A hopeless romantic is someone who falls in love quickly and feels incomplete without a romantic partner. Although being a hopeless romantic isn’t a bad thing, balance is key.

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Have you ever been told that you’re a hopeless romantic? People who are hopeless romantics hope for a grand love story straight out of the movies.

They’re typically optimistic about new relationships and believe in notions like meeting “the one.” But sometimes, hopeless romantics can be too idealistic about love, which can lead them to be hurt easily.

Hopeless romantic is a colloquial term that’s used to describe someone who’s idealistic about romantic love. They likely hope for fairytale-like happy endings for themselves and may strongly believe in romantic concepts like soulmates or love at first sight.

Being a hopeless romantic is a state of mind, not a mental health condition. And, like most other personality traits, it comes on a spectrum. It isn’t inherently a positive or negative trait, but it can become unhealthy if taken to the extreme.

Here are some signs that you may be a hopeless romantic.

You dream of happily ever after

You often find yourself daydreaming about what life will be like once you find your life partner. You may have dreamed about your wedding day or longed for the day when you find “the one.”

You believe in romantic notions like destiny and soulmates

Some people may tell you it’s “corny,” but you can’t help but believe in romantic notions. You believe in destiny and that every person has a soulmate. You’re just waiting to meet your perfect match.

You’re optimistic about love

Overall, you feel optimistic about love. Even if you’ve been hurt or disappointed in the past, you still have hope that the love of your life is out there.

Finding romantic love is a priority in your life

You have other values and interests, but settling into a happy relationship is one of your top priorities in life. Finding a partner is your most important goal, and you may spend a lot of time thinking about or working toward this goal.

You tend to fall in love quickly

When you start seeing someone, the romance tends to move quickly. You become invested and attached, and you start imagining a future together almost immediately.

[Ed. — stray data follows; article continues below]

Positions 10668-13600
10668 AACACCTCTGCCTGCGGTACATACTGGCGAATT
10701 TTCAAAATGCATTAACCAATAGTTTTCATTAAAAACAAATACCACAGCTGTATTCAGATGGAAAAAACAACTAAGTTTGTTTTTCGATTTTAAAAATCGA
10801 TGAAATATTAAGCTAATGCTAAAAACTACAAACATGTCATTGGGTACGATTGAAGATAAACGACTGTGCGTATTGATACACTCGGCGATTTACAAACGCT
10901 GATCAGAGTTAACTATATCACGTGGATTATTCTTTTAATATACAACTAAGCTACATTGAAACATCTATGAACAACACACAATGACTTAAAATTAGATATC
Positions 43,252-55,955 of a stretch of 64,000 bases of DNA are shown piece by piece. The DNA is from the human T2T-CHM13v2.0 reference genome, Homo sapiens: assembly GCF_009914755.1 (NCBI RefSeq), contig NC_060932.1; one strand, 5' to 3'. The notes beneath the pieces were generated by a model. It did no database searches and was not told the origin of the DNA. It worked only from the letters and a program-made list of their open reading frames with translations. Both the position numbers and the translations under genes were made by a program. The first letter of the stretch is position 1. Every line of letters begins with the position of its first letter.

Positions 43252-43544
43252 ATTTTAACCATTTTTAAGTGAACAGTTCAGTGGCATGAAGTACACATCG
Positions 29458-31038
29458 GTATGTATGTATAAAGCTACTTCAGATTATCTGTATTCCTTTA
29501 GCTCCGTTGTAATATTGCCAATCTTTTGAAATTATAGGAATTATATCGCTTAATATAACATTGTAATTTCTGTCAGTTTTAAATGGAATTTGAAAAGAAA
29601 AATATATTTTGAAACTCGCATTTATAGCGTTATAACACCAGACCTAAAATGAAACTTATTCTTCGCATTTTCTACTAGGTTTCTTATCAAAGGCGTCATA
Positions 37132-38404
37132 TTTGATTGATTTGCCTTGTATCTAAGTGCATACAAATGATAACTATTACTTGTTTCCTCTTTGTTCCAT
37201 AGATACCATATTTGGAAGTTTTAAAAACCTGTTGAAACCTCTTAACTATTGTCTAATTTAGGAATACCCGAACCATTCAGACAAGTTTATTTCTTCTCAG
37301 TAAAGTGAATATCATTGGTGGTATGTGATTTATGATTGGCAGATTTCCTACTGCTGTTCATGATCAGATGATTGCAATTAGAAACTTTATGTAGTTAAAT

You tend to idealize the people you fall in love with

Especially in the beginning stages of a relationship, you idealize your partner. You think they may be “the one,” and you focus on their positive traits. This may place a lot of high expectations and pressure on them.

You frequently feel disappointed by your partners

On the other hand, the idealization of your relationships can also cause disappointment when those expectations are not met.

Inevitably, your partner will likely do something that brings down the illusion of perfection. This disappointment may have led you to have fewer long-term relationships in the past.

You sometimes ignore warning signs

Some hopeless romantics avoid this disappointment by ignoring warning signs.

Even if your partner is showing red flags, you may be so committed to the idea that they’re your soulmate that you ignore the ways in which the relationship is far from ideal.

You feel like the “perfect” love will complete you

Even if you’re successful in other areas of your life, you can’t help but feel incomplete when you aren’t in a romantic relationship. You feel like you will only be complete when you have met your destined partner.

On one hand, hopeless romantics may have a more optimistic view of relationships and love. Research from 2022 links optimism to higher levels of happiness and well-being. One older study from 2007 found that optimistic people were more likely to have happy and fulfilling romantic relationships.

Being hopeful about love is a positive trait as long as expectations are realistic. This sense of hopefulness and optimism can help you be willing to be vulnerable with potential partners and be willing to give your best in relationships.

However, being too idealistic about love can also cause you to become so invested in relationships that you ignore red flags. Hopeless romantics may be more willing to stay in unhealthy relationships for the sake of finding their happily ever after.

In addition, when expectations in relationships are unrealistic, you can set yourself up for disappointment and hurt.

People become hopeless romantics for different reasons. Healthy, hopeless romantics may have simply grown to idealize great romantic loves after witnessing others’ love stories, including in the media or in their families.

One study found that young people who watched more romantic films were more likely to believe in romantic ideals.

On the unhealthy side, some hopeless romantics may be attempting to cope with an anxious attachment style or fear of abandonment. Some may be investing too much into the idea of the perfect relationship to make up for low self-esteem.

Being a hopeless romantic isn’t inherently a bad thing. The optimism and hope that hopeless romantics have can be a positive asset to your personality and life.

However, try to keep your expectations realistic. Even if new partners don’t meet romantic notions like “love at first sight,” try getting to know them before writing them off.

If you’re being mistreated in a relationship, try not to let idealistic hopes prevent you from realizing red flags.